Drishti consists of a group of media professionals who have come together with a common commitment -- to make our skills accessible and responsive to the issues we feel strongly about -- women's development and human rights. We were registered as a trust in August 1993 and in the course of our work we have come to understand and believe in a few things...
...that video and theatre can be very effectively used to support social movements of various kinds. They can be used to give voice to the dispossessed, enable them to creatively express their aspirations, struggles and hopes, document history, create awareness, disseminate knowledge, network information, lobby with the structures of authority, build public opinion... the applications are endless.
...that educational and development communication need not be dry, boring, pedantic or depressing! In decrying social inequalities of various kinds we (the "development communicators") have trapped women, tribals and the poor in Images of the Victim. It is time to go beyond that. We believe that the women's movement, for instance, has long reached a juncture that demands the creative and constructive projection of new, alternative images and role-models, that highlight the strenghts and agency of women, that yet are not reductive of the complex social realities we are trying to portray.
...that the methodology of production can be people-centred rather than technique/technology-driven. People are not reduced to passive objects of our work, whose knowledge, ideas and emotions are utilized without reciprocity. We believe that they can be active subjects in the process of documentation or expressing their own life experiences. This has often taken the form of them writing scripts and acting in the films/plays we make with them. The video films/plays that emerge from such a collaboration must feed back, enhance and support their social and development efforts in creative ways. Thus the Process of theatre production and film-making has a value along with the end Product, and the one cannot be neglected for the other.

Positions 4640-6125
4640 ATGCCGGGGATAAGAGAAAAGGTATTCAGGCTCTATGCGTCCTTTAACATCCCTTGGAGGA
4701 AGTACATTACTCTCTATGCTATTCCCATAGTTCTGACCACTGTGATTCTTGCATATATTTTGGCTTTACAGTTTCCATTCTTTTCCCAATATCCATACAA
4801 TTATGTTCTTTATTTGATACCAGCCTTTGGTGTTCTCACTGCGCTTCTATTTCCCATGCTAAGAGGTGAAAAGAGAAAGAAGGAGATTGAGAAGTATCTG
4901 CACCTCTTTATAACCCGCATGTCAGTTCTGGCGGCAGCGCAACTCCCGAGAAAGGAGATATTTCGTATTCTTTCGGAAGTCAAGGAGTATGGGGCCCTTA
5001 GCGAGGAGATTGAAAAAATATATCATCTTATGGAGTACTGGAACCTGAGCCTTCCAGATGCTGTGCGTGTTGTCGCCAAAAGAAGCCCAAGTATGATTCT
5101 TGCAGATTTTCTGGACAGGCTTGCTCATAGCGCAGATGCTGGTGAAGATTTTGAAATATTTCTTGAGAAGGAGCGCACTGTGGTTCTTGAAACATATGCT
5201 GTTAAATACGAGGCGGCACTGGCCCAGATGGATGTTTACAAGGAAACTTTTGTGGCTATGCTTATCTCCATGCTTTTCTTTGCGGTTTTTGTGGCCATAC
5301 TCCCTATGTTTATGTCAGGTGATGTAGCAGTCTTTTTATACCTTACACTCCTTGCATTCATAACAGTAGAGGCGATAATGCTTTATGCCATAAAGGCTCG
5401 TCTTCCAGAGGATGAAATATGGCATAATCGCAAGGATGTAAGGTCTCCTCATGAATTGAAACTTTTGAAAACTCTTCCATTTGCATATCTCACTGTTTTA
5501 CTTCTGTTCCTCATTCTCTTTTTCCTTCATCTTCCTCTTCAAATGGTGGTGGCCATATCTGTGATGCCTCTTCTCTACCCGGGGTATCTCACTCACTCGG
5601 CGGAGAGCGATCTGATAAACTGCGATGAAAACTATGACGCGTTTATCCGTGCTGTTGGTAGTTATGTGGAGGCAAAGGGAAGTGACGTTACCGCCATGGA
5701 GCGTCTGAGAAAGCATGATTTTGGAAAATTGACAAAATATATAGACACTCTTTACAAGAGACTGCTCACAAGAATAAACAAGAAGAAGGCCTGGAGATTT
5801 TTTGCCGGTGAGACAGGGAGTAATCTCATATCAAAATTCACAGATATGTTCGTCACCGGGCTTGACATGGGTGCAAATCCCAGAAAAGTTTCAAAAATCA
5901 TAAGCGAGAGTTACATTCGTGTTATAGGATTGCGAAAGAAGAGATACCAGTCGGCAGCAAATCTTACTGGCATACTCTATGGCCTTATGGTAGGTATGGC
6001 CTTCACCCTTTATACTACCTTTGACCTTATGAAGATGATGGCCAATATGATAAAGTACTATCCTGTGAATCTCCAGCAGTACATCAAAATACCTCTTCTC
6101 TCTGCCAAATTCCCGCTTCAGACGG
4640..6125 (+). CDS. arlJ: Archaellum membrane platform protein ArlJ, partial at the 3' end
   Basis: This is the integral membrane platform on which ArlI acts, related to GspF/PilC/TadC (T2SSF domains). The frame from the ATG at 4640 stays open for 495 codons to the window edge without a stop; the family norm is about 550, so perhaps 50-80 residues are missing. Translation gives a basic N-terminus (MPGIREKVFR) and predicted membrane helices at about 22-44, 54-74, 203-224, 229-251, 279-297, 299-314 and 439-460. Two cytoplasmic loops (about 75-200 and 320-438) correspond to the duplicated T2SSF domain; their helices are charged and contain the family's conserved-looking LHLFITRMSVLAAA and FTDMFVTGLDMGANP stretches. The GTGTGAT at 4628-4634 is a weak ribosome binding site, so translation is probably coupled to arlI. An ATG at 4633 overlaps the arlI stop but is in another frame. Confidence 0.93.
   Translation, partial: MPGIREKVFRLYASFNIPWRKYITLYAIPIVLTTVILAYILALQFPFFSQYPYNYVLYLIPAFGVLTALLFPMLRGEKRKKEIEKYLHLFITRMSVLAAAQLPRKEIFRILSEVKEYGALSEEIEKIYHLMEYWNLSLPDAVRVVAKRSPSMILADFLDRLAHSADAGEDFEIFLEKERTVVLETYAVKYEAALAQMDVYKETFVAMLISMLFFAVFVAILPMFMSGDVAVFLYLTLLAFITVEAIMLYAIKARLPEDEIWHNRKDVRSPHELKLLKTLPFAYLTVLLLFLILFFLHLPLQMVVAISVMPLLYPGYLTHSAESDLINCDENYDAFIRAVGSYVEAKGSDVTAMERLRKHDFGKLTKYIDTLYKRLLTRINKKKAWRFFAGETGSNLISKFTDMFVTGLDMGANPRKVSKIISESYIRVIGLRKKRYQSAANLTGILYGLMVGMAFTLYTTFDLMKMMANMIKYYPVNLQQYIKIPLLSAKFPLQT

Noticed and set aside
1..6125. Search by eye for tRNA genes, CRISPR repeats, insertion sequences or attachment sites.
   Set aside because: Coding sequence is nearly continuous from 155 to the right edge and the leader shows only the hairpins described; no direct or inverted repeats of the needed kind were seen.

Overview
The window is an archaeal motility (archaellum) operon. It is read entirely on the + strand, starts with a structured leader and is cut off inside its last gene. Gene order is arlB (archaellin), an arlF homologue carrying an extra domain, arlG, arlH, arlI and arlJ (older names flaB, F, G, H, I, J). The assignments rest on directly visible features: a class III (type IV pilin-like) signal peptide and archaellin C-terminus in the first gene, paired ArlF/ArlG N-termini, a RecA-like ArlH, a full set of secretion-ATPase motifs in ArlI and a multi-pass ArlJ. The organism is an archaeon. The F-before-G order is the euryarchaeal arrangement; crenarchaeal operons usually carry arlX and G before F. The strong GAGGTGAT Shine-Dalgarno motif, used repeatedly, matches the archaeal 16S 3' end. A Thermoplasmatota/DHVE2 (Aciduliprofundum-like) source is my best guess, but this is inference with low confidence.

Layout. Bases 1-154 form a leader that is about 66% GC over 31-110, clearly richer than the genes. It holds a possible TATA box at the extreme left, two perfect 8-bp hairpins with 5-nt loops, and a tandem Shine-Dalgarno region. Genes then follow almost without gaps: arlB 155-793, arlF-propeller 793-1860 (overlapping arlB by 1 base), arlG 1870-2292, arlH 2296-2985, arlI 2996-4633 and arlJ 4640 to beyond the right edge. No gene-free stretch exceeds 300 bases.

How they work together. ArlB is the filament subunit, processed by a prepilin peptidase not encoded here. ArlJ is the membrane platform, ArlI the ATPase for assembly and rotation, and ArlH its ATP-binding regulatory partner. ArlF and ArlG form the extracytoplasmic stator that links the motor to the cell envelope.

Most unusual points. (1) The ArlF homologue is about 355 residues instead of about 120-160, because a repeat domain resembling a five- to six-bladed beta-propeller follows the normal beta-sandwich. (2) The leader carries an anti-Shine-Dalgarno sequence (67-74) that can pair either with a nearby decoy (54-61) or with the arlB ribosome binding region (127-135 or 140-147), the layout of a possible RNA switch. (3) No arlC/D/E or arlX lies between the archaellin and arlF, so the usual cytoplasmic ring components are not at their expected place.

...that the "media" are mediums rather than an end in themselves. Therefore, while a broadcast-oriented film may require superior quality video formats, a video memorandum that carries the people's voices to the Collector as part of a rally could very well be done in home-video. We are not snobbish about formats, and believe that there is a time and context for every format. Thus our work in video has randed from VHS to Betacam.
We make our own productions and also collaborate with various women's
groups and social organizations to make films that are used both for
non-broadcast purposes and for broadcast. While our focus is mostly
on video production and theatre workshops, we have also undertaken
written documentation, media design for a theme fair, production of
print material and audio cassettes.
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